Rafah area with Israel for
the next eight years. If it's
good enough for the Sudan,
it's good enough for Israel."

Begin Chides Protestors

JERUSALEM (JTA) —
Premier Menahem Begin
advised some 300 reserve
soldiers and airmen who
had questioned his govern-
ment's policies, to let the
government run the peace
negotiations as it sees fit
and stop interfering.

Begin delivered a stern
lecture in response to a peti-
tion signed by the reservists
asking him to choose "peace
over territories."

He chided the signatories
for making their petition
public before he received it.
He told them, "It is the
privilege of the petitioners
to express their views." But
"do they believe they can

impose these views on the
nation's representatives
who were elected to run the
country's affairs?" he asked.
He also asked the sol-
diers to tell him person-
ally if they accepted the
claims by Egypt, Jordan
and other Arab countries
for Israel's a priori com-
mitment to withdraw to
its 1967 borders and
grant the West Bank and
Gaza Strip residents the
right of self-
determination.
He said he hoped their
answers would be negative.
He assured the reservists
that his government is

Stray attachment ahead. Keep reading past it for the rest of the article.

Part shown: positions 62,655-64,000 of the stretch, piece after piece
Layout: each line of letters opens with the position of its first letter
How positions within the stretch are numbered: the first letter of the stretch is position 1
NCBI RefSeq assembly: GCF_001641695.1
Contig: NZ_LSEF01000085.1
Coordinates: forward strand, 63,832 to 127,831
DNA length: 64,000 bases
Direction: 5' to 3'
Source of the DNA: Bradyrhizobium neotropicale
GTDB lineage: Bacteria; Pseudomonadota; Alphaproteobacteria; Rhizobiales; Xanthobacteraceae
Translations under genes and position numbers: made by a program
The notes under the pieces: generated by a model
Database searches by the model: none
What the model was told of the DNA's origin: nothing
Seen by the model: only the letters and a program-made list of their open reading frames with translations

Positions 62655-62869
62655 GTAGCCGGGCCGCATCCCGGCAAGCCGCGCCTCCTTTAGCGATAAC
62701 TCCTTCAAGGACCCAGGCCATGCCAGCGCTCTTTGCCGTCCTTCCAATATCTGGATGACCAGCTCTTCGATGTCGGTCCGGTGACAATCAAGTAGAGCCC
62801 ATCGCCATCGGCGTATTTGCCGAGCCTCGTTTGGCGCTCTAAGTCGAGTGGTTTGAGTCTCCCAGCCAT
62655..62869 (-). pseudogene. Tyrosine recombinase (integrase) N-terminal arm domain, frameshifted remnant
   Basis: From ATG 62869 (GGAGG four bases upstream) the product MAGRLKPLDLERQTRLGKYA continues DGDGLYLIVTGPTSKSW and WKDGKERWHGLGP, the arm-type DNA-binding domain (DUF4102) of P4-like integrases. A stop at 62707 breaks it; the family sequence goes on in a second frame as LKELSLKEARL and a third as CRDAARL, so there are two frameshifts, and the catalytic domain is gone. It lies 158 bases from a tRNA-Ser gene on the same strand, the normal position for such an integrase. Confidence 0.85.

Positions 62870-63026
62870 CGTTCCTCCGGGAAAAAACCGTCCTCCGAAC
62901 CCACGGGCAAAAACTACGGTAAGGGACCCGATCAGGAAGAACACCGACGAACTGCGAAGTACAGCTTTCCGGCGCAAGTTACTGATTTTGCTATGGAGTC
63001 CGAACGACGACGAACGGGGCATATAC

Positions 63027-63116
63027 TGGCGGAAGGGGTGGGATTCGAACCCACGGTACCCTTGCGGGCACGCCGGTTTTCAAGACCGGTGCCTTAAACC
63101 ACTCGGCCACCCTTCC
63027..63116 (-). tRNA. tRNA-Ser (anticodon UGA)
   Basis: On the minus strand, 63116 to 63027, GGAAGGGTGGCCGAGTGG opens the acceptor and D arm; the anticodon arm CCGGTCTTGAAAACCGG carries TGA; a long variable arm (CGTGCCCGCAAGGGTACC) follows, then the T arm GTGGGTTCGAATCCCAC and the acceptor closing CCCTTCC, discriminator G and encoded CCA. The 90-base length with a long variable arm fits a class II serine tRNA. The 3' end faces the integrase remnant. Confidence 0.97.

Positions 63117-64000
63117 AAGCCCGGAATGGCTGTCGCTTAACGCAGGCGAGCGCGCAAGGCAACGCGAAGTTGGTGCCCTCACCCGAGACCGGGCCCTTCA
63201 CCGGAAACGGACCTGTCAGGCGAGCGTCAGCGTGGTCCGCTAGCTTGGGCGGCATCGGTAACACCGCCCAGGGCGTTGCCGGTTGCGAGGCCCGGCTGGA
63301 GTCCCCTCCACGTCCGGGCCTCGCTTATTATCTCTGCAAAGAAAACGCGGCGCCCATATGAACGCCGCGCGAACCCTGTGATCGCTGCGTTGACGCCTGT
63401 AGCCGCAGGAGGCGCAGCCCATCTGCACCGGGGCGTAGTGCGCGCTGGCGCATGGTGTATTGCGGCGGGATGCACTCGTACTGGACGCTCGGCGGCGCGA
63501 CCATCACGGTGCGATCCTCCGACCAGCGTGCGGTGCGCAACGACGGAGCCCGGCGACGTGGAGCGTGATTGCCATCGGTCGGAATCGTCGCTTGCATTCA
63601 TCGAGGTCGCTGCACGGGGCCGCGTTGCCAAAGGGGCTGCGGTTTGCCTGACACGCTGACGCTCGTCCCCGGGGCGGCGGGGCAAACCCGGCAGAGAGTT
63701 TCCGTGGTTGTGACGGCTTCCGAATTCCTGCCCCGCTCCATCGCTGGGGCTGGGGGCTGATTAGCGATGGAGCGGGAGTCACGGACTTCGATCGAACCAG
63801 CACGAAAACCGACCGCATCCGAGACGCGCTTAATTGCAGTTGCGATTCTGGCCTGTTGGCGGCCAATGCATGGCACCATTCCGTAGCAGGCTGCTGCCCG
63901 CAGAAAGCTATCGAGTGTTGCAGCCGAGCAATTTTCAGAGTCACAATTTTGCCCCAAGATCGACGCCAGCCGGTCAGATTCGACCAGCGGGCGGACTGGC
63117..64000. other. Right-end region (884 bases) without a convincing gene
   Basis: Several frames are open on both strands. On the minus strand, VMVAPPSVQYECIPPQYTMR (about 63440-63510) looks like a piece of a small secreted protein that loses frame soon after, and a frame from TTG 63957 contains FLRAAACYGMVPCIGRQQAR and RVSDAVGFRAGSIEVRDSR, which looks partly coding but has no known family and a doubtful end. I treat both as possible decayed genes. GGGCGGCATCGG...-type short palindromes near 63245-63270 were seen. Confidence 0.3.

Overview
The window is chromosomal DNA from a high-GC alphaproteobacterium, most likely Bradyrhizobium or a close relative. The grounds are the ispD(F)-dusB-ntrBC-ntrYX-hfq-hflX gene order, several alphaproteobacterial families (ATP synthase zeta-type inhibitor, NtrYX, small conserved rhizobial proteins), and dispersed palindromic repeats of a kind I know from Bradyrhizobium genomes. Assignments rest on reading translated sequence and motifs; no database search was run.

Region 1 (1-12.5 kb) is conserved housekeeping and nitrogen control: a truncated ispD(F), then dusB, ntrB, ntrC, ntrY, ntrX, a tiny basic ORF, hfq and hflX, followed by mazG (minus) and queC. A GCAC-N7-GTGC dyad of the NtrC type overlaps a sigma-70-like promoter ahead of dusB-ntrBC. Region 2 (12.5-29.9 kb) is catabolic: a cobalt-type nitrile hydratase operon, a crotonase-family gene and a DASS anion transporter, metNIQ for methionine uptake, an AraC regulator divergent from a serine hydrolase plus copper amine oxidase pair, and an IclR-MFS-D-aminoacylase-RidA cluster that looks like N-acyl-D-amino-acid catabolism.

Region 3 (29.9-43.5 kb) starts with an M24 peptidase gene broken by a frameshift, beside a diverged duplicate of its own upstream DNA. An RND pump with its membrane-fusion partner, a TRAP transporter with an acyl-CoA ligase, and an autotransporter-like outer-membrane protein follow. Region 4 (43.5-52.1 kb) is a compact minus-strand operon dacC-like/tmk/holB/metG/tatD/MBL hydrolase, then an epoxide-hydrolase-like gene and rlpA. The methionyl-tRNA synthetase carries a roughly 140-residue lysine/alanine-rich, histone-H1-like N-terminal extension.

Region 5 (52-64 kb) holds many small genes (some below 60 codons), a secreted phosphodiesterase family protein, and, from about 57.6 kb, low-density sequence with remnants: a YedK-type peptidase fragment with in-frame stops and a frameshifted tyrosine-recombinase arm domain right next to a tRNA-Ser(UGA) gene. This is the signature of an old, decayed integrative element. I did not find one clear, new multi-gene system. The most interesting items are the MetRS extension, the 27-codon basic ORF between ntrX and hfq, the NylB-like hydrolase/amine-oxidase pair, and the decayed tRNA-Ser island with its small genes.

doing its utmost to end war
and bring peace.

Nazis Ordered Out of Store

The operators of the Nazi
bookstore on Vernor Hwy.
in Detroit were ordered
Wednesday to vacate the
building within 10 days by
Detroit Common Pleas
Court.
William Russell, spokes-
man for the Nazis, offered
no defense after questioning
witnesses brought by land.-
lord Edward Bullock in the
jury trial. The Nazis had re-
nted the storefront in De-
cember, claiming they were
starting a printing busi-

ness.
One of Bullock's wit-
nesses was a printer who
did some plumbing work
in the store. He testified
that there was no print-
ing equipment in the
store, and Russell admit-
ted that the group had
only three printing
"jobs," for which they did
not charge.
Russell represented him-
self during the proceedings,
claiming no Detroit lawyer
would defend a Nazi.

Redgrave Lashes 'Zionists'

LONDON — Actress
Vanessa Redgrave has ac-
cused "British Zionists and
capitalists, particularly
Jews" of trying to destroy
her career.
The London Jewish
Chronicle reported that
Miss Redgrave gave a
speech in Malta in which
she said the Palestinians

and Maltese have much in
common since "they both
are fighting imperialism."

The paper said Miss Red-
grave's speech appeared to
be promoting the prop-
aganda film The Palesti-
nians"•which she made last
year for the Palestine Lib-
eration Organization.